Despite a string of costly legal settlements over patients rejected for opioid use disorder, the author of a new study proving widespread admission denials says nursing homes still “have a lot of work to do.”
Nearly 40% of hospitalized opioid use disorder (OUD) patients at a major Massachusetts hospital referred for post-acute care never found a placement, according to research published Monday in Health Affairs.
“We have a lot of work to do to address what amounts to normalized discrimination against people with OUD,” lead researcher Simeon D. Kimmel, MD, assistant professor at Boston University School of Medicine, told McKnight’s. “We need continued and increased enforcement of anti-discrimination laws so that facilities understand these admission policies will not be tolerated. We need to train clinicians in post-acute care facilities to care for people with OUD — a common and treatable disease.”
For their analysis, Kimmel and colleagues examined 16,503 referrals by Boston Medical Center to 244 facilities in Massachusetts and New Hampshire in 2018. That was two years after the Massachusetts Department of Health issued guidance to all state-licensed facilities that people with OUD should not be excluded from admission because they needed treatment with medications such as methadone or buprenorphine.
The researchers found the number of rejections in 2018 demonstrated widespread inequities in “referral, rejection, and acceptance of people with OUD,” a problem likely replicated beyond Massachusetts.
“We need more data, but my guess is that access is even more limited in states where there has not been increased attention or any enforcement of federal regulations,” Kimmel said.
Overall, 83.3% of referrals for OUD patients in the Massachusetts study were rejected at least once, versus 65.5% of the broad referral group. But whereas most patients ultimately found a placement, 44.5% of OUD patients were rejected at least five times. And 38% of referred OUD patients were never discharged to a post-acute care facility.
Since that time, federal prosecutors in New England have run a targeted campaign on the issue, reaching at least nine settlements with providers large and small for violations of the Americans with Disabilities Act
Kimmel said he would like to see research using more recent data to determine what effects such tactics have had on denials. As a clinician, he’s not hopeful given the nation’s opioid crisis.
“There are a small number of facilities who accept patients with opioid use disorder who are treated with buprenorphine and a smaller number who accept patients treated with methadone,” he said. “The bed crunch with COVID and the impact of COVID on post-acute care facilities in some ways has made this problem even greater.”
Acceptance tied to quality
The facilities most likely to get referrals for and accept patients needing medication-assisted treatment were also more likely to have Centers for Medicare & Medicaid Services quality ratings of three stars or less.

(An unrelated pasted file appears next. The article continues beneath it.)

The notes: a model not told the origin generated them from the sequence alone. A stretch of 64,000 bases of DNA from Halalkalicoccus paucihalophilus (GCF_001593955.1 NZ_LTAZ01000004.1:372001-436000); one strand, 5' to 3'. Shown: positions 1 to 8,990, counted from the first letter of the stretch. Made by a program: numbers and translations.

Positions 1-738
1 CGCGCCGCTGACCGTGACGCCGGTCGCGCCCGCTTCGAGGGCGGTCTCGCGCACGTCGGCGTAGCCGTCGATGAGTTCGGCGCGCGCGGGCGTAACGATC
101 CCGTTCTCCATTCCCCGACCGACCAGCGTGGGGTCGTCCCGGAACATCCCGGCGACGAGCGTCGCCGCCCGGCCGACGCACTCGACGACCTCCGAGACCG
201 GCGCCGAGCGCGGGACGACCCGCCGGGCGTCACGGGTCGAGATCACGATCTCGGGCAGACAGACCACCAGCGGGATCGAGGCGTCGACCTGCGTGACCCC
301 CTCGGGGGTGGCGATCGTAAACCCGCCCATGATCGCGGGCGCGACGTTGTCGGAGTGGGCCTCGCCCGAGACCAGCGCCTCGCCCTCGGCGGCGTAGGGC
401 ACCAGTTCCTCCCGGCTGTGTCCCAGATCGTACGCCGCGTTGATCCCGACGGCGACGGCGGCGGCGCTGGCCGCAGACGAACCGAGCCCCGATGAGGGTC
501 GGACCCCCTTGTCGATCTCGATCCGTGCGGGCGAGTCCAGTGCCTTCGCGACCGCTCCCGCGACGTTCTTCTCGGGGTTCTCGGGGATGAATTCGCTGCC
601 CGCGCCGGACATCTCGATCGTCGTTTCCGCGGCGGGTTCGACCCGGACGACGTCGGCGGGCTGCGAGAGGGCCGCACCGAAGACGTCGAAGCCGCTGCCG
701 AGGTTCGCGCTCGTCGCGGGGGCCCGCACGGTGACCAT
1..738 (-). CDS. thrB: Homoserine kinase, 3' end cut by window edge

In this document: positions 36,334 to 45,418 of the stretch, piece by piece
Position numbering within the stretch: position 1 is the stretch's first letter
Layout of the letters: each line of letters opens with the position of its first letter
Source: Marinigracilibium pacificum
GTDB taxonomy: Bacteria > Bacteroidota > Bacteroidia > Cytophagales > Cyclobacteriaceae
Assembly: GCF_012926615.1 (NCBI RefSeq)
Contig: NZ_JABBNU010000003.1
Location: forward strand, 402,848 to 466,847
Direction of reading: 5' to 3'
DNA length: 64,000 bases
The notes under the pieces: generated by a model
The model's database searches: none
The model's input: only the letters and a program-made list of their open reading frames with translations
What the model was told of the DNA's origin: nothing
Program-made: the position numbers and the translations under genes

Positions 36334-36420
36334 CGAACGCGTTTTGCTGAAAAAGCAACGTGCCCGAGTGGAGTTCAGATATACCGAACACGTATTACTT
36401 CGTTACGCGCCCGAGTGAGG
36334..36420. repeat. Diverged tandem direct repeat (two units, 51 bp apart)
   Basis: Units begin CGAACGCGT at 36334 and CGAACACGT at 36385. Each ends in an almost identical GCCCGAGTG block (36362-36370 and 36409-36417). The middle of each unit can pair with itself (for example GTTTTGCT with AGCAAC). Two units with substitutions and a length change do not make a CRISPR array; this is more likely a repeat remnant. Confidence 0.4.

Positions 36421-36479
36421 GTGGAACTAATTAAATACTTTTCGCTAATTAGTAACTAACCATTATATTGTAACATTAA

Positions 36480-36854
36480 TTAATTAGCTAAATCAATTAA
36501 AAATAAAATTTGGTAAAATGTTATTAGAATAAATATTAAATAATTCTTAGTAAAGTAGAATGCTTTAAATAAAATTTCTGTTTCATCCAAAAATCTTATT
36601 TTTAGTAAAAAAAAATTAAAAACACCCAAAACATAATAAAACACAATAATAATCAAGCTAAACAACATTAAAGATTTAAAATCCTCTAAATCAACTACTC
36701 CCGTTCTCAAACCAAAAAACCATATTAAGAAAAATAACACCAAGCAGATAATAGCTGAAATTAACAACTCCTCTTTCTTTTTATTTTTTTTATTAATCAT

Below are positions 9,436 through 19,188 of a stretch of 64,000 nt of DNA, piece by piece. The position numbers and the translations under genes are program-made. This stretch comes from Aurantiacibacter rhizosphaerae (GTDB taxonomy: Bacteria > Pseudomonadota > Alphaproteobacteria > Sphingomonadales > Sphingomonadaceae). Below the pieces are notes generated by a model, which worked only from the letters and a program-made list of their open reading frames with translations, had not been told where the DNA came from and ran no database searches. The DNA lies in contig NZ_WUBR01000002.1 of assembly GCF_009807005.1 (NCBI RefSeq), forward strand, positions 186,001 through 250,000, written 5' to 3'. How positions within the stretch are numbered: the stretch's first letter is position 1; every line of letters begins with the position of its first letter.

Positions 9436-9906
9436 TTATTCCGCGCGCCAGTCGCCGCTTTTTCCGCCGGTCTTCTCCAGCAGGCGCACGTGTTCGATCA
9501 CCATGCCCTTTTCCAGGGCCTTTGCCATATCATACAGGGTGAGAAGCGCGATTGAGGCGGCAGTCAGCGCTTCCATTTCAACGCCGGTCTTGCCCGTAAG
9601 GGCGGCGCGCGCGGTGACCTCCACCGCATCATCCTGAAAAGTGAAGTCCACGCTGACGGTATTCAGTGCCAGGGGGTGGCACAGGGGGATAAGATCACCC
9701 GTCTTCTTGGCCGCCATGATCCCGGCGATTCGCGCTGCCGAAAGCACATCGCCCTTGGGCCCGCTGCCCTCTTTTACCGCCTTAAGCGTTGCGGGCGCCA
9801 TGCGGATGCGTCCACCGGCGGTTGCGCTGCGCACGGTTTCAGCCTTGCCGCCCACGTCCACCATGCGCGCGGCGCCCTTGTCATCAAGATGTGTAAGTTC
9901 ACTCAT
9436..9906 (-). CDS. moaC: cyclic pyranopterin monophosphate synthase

“These facilities may offer specialized services or access to specialists for people with OUD,” they wrote. “As these referrals are for medical indications for patients with OUD and not OUD-specific care, this raises concerns about the quality of post-acute care for these patients.”
In addition, the researchers found 32% of post-acute facilities that received other types of referrals were not sent a single OUD-related referral, which they said was “particularly problematic and suggestive of an underlying disparity.”
The researchers found other factors associated with an increased risk of post-acute rejection included: having an alcohol use disorder, homelessness; and receiving a psychiatric consult during hospitalization. Those over 55, females and patients covered by Medicare had less chance of being rejected.
Concerns about legal footing
Providers have for years argued that they are stuck between clashing federal rules and regulations when attempting to care for patients in need of medication-assisted treatment.
“We believe every person deserves access to high-quality, long-term and post-acute care,” the American Health Care Association / National Center for Assisted Living said in response to the study Monday night. “We do not condone any type of discrimination, and we agree it is important for patients with OUD to have access to good care. At the same time, long-term care facilities must adhere to government requirements, and CMS specifically prohibits nursing homes from accepting patients for whom they cannot provide appropriate care.”
In his comment to McKnight’s, Kimmel added that changing regulations that limit access to methadone and buprenorphine in post-acute care facilities “would be a big step forward.”
In 2019, Johns Hopkins University researchers called on the federal government to change its regulations to allow for the continued use of methadone for OUD treatment in SNFs. This would include cases in which methadone use was initiated during a hospitalization.
“DEA regulations prohibit skilled nursing facilities from starting methadone treatment on their own or continuing methadone treatment initiated during a preceding hospitalization without enrollment in an opioid treatment program,” Jarratt D. Pytell, M.D., and colleagues wrote at the time.
Because of those limitations or confusion around them, some patients endure “cycles of complications, admission, discharge, repeated complications and readmission with little gain to their health,” Pytell’s noted in his JAMA Internal Medicine recommendations. “For many patients with OUD, effective treatment with methadone may be one of the most important therapies that a hospital or skilled nursing facility can provide.”